Microsoft’s Windows 10 ‘Fall Creators Update’ is available for download today, making the operating system compatible with its line of Windows “Mixed Reality” VR headsets, which coincidentally are arriving on doorsteps and store shelves starting today too.
Windows 10 Fall Creators Update was first announced at the Microsoft Build dev conference back in May, and promised to bring with it some incremental updates alongside one of the most important of all: support for its line of Windows VR headsets. You can wait for the timed rollout, which is said to come to all compatible PCs over the next few weeks, or skip the line entirely and download the update today.
Setting them apart from other PC VR headsets like the Oculus Rift and HTC Vive, Windows VR headsets (confusingly named “Mixed Reality”) include inside-out tracking thanks to the on-board vision processing sensors, meaning there’s no need for external sensors or base stations—a truly ‘plug and play’ experience. As a product of the same reference design, the headsets pack identical specs, although the build quality and design aesthetic seem to differ along price lines.
Windows VR Headsets: Basic Specs
- Dual displays at 1440 x 1440 per eye
- 2.89” diagonal display size (x2)
- Front hinged display
- 105 degrees horizontal field of view
- Display refresh rate up to 90Hz (native)
- Built-in audio out and microphone support through 3.5mm jack
- Single cable with HDMI 2.0 (display) and USB 3.0 (data) for connectivity
- Inside-out tracking
- 4.00m cable
Headsets from Acer, Dell, HP, and Lenovo are available both online and in select stores starting today.
Acer Windows Mixed Reality Headset
At the lowest price tier for $400 (with controllers) is Acer’s retro-styled headset. Like all headsets in Microsoft’s lineup, it features a halo-style head strap and a flip-up design, although it uses less expensive materials in its construction, making it seem a little more plasticy than the others while offering the same basic functionality.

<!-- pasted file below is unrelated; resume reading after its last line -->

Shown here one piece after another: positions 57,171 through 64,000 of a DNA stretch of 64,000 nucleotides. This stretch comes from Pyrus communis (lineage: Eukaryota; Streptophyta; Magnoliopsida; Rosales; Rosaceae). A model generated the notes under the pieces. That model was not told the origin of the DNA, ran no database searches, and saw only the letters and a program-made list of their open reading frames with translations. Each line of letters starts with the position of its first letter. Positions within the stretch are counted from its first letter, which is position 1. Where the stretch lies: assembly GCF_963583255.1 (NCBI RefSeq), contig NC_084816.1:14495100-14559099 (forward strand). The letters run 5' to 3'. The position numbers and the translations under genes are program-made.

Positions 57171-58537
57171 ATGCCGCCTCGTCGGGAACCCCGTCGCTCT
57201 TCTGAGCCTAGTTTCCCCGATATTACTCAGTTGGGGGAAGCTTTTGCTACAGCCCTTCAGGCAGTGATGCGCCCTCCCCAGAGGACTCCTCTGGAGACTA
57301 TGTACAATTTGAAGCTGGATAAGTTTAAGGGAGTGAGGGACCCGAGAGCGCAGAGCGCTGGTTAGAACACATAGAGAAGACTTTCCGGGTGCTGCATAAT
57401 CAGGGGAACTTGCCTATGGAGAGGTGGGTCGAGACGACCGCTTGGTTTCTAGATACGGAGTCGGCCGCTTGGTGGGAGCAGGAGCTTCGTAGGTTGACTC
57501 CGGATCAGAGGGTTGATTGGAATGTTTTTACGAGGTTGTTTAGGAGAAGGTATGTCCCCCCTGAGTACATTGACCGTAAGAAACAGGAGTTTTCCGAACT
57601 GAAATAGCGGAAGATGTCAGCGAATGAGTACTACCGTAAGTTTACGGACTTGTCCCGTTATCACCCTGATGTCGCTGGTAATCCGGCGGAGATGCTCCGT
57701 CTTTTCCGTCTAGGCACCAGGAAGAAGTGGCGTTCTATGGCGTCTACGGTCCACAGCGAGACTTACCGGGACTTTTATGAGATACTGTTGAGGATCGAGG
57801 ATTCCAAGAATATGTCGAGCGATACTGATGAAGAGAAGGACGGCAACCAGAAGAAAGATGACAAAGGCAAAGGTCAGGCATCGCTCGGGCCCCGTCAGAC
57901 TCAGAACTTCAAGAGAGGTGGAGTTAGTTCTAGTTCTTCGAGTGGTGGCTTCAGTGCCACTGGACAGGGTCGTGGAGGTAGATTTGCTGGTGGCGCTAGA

Smooth and futuristic, Dell’s Visor falls in line with some premium styling that will set you back $450 (with controllers). A rubberized texture gives the headset good grip without collecting finger prints, and was supposedly weighted in strategic spots to be more comfortable for longer play sessions.
HP Windows Mixed Reality Headset
HP’s headset is more business than play in styling, with its facial interface featuring cutouts for eye glasses to go along with its sober grey scale tones. HP matches Dell in pricing at $450 (with controllers)
Another headset that looks like it means business is the Lenovo Explorer. With styling that looks at home with Lenovo’s line of ThinkPads, the headset sits at the lowest price tier of $400, of course offering all the same functionality.
Samsung HMD Odyssey
Samsung’s sleek Odyssey headset may be slated for a November 6th launch in the US (now available for pre-order), but it sets itself a part from the others with a higher comparative resolution with its 2880 x 1600 OLED, pushing a 90Hz refresh and up to 110 degree field of view. Integrated audio and integrated dual mic array clearly put this ahead of its cousins, but it also comes at the price tag of $500 (with motion controllers), $100 more than the Oculus Rift.
The headsets are being sold in a bundle including two wireless controllers that utilize the headsets’ room-tracking tech. Ergonomically, the controllers aren’t that great when compared to Oculus Touch, although they seem to provide positional tracking that is clearly above that of PSVR‘s Move controllers. Check out our hands-on here.
If you’re worried about whether your computer can handle the headsets or not, Microsoft recently published a minimum spec list that says the only thing you need is a desktop or laptop with a fairly recent i5 processor and a GPU with integrated Intel HD Graphics 620 or greater DX12 capable integrated graphics card. You’ll also need a minimum of 8GB of RAM, a single HDMI 1.4 or DisplayPort 1.2, and a single USB 3.0 Type-A or Type-C port to get you started in the world of VR.
Granted, a PC reflecting Oculus or Vive’s recommended specs will get you into more graphically intensive applications like games on Steam, although you won’t be able to play Steam games just yet. Developers already have a preview version of Windows Mixed Reality SteamVR support, but consumers will gain access sometime before the end of the year.
We’re putting out our deep dive hands-on with the hardware later today, so check back for the most comprehensive breakdown you’ll likely find on the subject.